The Telegraph
Thursday , January 31 , 2013
Since 1st March, 1999
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PM gives a month to settle oil block row

New Delhi, Jan. 30: Prime Minister Manmohan Singh today directed the oil and the defence ministries to settle within a month their differences over 39 oil and gas blocks awarded to firms such as Reliance and ONGC.

The inter-ministerial logjam was affecting investments worth $20 billion in exploration and production, particularly in the Krishna-Godavari basin.

Many analysts felt that a month was too long a period, especially as the Prime Minister gave the orders today in the first meeting of the Cabinet Committee on Investment, which was formed to facilitate speedy clearances to infrastructure projects of more than Rs 1,000 crore.

However, others said the time period indicated the complex nature of the issue. Besides, it did send a positive signal that the government was keen to resolve such problems in a time-bound manner.

“Today, the CCI discussed the hurdles being faced by the petroleum sector. We have discussed 39 blocks in total,” Manish Tewari, minister of information and broadcasting, said after the meeting.

Officials said the PMO would be monitoring the inter-ministerial discussions and could help in narrowing the differences.

The oil ministry had objected to the defence ministry’s decision to impose stringent conditions on exploration in 32 oil and gas blocks. The defence ministry had also tagged 14 blocks as “no go” as they overlapped or were close to a proposed naval base or missile launching range.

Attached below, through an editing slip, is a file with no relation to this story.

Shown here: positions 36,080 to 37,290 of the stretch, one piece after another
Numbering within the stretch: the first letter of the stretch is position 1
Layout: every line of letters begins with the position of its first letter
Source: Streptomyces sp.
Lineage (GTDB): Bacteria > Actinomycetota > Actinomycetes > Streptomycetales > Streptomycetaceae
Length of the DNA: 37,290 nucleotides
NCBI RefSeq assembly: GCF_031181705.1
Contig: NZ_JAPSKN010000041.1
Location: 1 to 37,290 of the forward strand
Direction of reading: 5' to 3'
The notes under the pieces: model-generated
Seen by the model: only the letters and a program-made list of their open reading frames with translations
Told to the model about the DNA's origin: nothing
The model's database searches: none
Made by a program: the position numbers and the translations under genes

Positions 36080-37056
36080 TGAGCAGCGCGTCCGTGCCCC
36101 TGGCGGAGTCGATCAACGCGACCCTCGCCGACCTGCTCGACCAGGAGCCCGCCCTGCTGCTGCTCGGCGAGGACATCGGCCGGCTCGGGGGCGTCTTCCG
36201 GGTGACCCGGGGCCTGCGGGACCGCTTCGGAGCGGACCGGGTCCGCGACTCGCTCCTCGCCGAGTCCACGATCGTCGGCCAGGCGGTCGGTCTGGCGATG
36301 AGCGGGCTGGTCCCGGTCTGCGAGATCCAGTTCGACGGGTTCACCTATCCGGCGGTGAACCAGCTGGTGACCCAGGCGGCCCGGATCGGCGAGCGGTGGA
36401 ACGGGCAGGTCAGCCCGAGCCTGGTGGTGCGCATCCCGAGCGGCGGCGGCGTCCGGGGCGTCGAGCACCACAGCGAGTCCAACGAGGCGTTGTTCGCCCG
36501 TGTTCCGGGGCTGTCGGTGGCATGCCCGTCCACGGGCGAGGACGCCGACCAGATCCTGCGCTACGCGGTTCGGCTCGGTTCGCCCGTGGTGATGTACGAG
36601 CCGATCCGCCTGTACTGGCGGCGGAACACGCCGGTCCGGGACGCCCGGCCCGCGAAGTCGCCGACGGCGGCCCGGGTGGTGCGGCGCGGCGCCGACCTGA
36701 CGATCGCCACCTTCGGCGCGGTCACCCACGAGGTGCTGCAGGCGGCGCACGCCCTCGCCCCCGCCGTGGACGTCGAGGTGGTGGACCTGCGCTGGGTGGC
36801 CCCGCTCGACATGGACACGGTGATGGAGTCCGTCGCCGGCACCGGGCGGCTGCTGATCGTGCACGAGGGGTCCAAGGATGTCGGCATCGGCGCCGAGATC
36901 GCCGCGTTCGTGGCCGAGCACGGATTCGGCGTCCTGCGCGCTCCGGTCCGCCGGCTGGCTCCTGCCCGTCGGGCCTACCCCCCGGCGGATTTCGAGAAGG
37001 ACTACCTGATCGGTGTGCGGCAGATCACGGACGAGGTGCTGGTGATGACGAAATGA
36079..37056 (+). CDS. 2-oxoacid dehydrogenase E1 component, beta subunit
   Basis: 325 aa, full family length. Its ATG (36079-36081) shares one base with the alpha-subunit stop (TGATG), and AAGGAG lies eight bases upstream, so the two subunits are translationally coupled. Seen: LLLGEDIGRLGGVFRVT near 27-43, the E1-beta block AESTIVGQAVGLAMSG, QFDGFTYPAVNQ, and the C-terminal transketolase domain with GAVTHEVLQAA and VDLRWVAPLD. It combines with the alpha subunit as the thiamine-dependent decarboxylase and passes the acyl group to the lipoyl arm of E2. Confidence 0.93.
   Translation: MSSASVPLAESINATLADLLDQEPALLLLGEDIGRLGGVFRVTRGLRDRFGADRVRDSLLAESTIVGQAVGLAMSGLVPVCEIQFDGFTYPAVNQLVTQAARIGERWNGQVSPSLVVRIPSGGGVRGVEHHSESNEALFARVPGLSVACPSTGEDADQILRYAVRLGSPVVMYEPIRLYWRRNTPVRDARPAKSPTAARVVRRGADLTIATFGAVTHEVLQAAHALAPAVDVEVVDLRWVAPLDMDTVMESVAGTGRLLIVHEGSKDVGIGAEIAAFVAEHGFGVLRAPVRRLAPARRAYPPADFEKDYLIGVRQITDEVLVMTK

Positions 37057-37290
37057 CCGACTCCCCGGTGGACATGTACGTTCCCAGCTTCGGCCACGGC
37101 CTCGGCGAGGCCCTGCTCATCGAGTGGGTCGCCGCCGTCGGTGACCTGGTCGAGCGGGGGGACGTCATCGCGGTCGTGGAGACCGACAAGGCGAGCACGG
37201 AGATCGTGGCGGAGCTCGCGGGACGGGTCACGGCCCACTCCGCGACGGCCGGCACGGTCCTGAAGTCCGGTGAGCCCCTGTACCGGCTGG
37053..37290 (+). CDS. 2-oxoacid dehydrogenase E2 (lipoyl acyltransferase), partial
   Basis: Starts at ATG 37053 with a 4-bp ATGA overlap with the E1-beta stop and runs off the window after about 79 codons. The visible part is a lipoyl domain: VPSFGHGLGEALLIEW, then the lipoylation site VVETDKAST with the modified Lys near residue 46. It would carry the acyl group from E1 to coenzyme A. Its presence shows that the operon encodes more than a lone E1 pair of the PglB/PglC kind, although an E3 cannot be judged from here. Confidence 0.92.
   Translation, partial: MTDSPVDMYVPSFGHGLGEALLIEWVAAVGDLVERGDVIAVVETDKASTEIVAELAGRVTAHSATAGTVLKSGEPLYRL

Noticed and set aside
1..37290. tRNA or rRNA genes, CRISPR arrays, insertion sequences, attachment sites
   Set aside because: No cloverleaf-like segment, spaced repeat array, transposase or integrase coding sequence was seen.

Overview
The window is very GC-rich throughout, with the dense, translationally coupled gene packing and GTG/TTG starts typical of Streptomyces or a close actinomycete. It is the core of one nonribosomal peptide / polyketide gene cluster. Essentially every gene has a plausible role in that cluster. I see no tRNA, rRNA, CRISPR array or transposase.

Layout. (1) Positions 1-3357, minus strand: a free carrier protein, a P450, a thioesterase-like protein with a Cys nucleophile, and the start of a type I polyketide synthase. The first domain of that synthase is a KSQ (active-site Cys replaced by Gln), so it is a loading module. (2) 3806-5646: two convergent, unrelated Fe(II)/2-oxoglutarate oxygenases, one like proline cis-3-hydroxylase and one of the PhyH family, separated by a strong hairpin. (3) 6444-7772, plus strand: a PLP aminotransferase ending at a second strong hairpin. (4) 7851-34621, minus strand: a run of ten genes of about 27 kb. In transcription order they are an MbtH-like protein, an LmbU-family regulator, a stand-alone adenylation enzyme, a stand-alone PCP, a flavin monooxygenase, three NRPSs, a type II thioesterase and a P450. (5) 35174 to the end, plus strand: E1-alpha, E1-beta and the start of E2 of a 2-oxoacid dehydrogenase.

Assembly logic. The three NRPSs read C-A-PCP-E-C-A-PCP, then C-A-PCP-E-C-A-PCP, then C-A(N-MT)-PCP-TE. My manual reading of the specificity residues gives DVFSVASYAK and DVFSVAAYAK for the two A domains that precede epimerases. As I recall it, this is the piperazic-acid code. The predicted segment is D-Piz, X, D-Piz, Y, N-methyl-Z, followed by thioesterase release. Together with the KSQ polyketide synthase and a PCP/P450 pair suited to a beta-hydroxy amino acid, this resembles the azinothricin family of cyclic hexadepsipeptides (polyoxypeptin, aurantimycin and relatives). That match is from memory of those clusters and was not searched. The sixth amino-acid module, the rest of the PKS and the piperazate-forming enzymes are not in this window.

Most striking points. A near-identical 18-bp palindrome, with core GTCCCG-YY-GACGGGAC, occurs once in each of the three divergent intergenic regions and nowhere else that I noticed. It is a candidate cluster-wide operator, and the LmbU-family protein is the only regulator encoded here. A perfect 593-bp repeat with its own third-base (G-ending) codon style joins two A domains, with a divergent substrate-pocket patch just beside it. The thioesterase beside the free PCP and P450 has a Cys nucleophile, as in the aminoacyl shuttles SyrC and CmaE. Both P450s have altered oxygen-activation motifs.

At stake are ONGC’s 22 blocks, 15 of Reliance-BP and five of BHP Billiton, besides others belonging to Cairn and Santos. Many of the blocks are off the eastern coast in the Krishna-Godavari basin and the Mahanadi basin.

Sources said the conditions imposed include companies not locating any pipelines or structures on sea surface.

The oil ministry wanted relaxations on the conditions set for the 32 blocks and clearance for the 14 blocks declared as no-go.

The oil ministry feels non-clearance of the blocks will lead to exodus of foreign companies and a loss of credibility of the government, besides adversely impacting the investment climate and generating litigations.

At the CCI meeting, the defence ministry softened its stand and reduced the number of no-go blocks to seven.

“Specific timelines have been fixed. Both ministries have been asked to come back to the CCI within one month’s time. Over the next one month you will have concrete and positive movement,” Tewari said.